Maybe not the most reassuring words for a novice, but ones I repeated to myself every time I chose a new direction, or climbed through a fence – and it actually got me to the top.


And it was perfect, for me. Interesting in itself, with its strange rock formations and pools, the views to the amazing hills around it;


Cruach Innse and Sgurr Innse ,the Grey Cories, and beyond, all the way to Fort William. It might not always be that reasonable a walk – it was very dry, so little bog and mud. I came down a far steeper route than the one I took up, with little consequence, AND I saved a lamb, I think, from ending its days in the stream bed, while its sheep parent, looked on confused. I felt great and accomplished and not at all shabby, sitting around afterwards in the sun. with my book and beer and chips. Given my day, I felt bold enough to use the ‘I don’t want to eat alone’ in its most blunt version, and had a great evening parallel eating, (we didn’t collaborate) and learning new games. (Dominos for points and **** Storm??)

Day 5: Scheduled as alternate Tyndrum day, but since that happened as planned, It became a logistical, possibly walk day. And it were that! Hit up all the outdoor stores in Fort William looking for maps, and map holders; ended up with a Great Glen Way and a Skye Trail map. Also ended up with enough time to contemplate a stroll over the West Highland Way from Fort William to Kinlochleven. This is another of the highlights of the WHW, removed at it is from roadways along most of its length. I choose to start from the youth hostel, a ‘smart’ short cut I thought I had found, using the Cow Hill circuit Link…only not so smart in fact. But I digress. So once on the trail, I started with that smooth, wide ascent that passes the Dun Deardail fort. Given my late start, and path diversion, I decided to skip a visit, and moved up and through this mostly direct section. Once on the specific WHW path, I did have to endure the ongoing forestry work which you can find across the highlands. It is hard to remember that forestry is a sustainable, and renewable industry when it insists on ruining your perfect view of the peaks in the background.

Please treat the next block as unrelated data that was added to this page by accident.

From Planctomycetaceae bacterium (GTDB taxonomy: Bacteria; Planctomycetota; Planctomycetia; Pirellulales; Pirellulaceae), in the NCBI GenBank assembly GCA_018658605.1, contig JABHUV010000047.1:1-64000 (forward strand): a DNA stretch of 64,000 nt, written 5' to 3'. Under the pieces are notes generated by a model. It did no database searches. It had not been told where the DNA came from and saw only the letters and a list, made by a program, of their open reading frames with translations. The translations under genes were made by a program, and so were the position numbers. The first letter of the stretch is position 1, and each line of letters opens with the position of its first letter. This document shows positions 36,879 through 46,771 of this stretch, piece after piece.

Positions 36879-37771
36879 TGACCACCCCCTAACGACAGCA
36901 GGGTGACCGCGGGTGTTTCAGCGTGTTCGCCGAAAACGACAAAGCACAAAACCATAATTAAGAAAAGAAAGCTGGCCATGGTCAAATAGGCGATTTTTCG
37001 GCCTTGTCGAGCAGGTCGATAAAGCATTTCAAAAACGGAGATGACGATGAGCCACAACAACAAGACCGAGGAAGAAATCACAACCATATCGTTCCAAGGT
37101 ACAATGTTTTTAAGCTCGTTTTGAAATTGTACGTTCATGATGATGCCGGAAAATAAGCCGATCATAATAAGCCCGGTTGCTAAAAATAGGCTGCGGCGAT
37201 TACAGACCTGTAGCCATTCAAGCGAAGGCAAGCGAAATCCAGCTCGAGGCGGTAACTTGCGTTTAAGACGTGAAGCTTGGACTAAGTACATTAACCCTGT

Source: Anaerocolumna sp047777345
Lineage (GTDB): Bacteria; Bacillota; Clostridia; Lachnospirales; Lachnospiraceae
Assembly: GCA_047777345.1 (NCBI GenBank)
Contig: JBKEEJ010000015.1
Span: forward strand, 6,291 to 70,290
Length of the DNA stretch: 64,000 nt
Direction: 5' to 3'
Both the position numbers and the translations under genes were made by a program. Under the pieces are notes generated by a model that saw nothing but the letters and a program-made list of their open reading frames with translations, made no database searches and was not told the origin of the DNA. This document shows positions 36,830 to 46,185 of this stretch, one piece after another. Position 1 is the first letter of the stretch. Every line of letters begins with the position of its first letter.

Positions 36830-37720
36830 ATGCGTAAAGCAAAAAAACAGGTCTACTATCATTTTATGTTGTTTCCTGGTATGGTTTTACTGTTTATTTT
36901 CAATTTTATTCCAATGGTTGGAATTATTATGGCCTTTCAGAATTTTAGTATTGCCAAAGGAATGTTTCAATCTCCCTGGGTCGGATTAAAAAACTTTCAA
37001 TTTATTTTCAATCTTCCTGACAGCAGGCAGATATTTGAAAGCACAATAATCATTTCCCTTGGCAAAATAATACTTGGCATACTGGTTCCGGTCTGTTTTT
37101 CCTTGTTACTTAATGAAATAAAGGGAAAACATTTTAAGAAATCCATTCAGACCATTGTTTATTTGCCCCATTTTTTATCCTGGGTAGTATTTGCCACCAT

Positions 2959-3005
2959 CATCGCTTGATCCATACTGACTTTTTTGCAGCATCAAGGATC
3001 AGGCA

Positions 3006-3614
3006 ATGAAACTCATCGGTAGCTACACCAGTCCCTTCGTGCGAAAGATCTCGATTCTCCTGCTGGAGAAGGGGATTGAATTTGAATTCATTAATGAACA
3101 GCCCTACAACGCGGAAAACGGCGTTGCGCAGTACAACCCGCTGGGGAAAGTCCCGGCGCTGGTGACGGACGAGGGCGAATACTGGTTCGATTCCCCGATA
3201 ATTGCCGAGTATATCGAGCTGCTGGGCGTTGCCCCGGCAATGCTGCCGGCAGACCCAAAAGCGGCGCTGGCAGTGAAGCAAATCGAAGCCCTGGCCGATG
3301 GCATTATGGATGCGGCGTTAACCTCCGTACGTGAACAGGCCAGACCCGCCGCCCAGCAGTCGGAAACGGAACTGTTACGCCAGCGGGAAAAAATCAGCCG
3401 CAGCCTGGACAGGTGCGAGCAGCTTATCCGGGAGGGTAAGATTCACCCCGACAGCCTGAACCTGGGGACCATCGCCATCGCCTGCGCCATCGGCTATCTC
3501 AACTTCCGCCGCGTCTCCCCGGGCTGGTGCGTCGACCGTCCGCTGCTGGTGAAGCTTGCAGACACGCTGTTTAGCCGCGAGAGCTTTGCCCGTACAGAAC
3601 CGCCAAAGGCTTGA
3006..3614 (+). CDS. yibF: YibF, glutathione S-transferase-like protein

But the beauty is still overwhelming, once out of the first (or final, depending on your direction) clearcut bowl.


In fact, since my first traverse three years ago I would say it has improved, being somewhat greener, softer than it was earlier. I thought a lot about my right to roam through the remaining stumps I passed along the way…a real walk blocker if I ever saw one. I finally emerged into what I remember as a green, smoothy smooth, pasture area,


still between the hills close by on my left, and the view open to the Blarmachfoldach my right. From this distance the clear cut looks like a deliberate pattern on the distant hills.
The pastoral switches up to forested, and back again, until the path curves towards the left, (or east, as the case may be) and I am finally in the valley at the foot of the western Mamores and Tom nan Corp and Beinn na Caillich . The peaks, which will take eons to pass (or so it would feel) stand out rounded, or jagged or like a carved rock face.


The walking is fairly straight forward, but the path is very rocky, meaning we are continuously looking for the best path, on the verge, down the centre, wherever. It also means one had best stop to be overwhelmed by the views. As is my custom, I am looking for the paths up these nameless hills, trying to calculate distance in from Kinlochleven (1 hr 45 min) for some of the more obvious ones. I worry about my future clients. They need to be part warrior to prevail on this path, and I am confident that those that are not yet, will be once they reach this last day of the West Highland Way. There is the descent into Kinlochleven, will be a considerable ascent for my future friends, but I know what awaits them, and I have no doubt that all will be forgiven and forgotten, once they are in Lairig on their way to Fort William.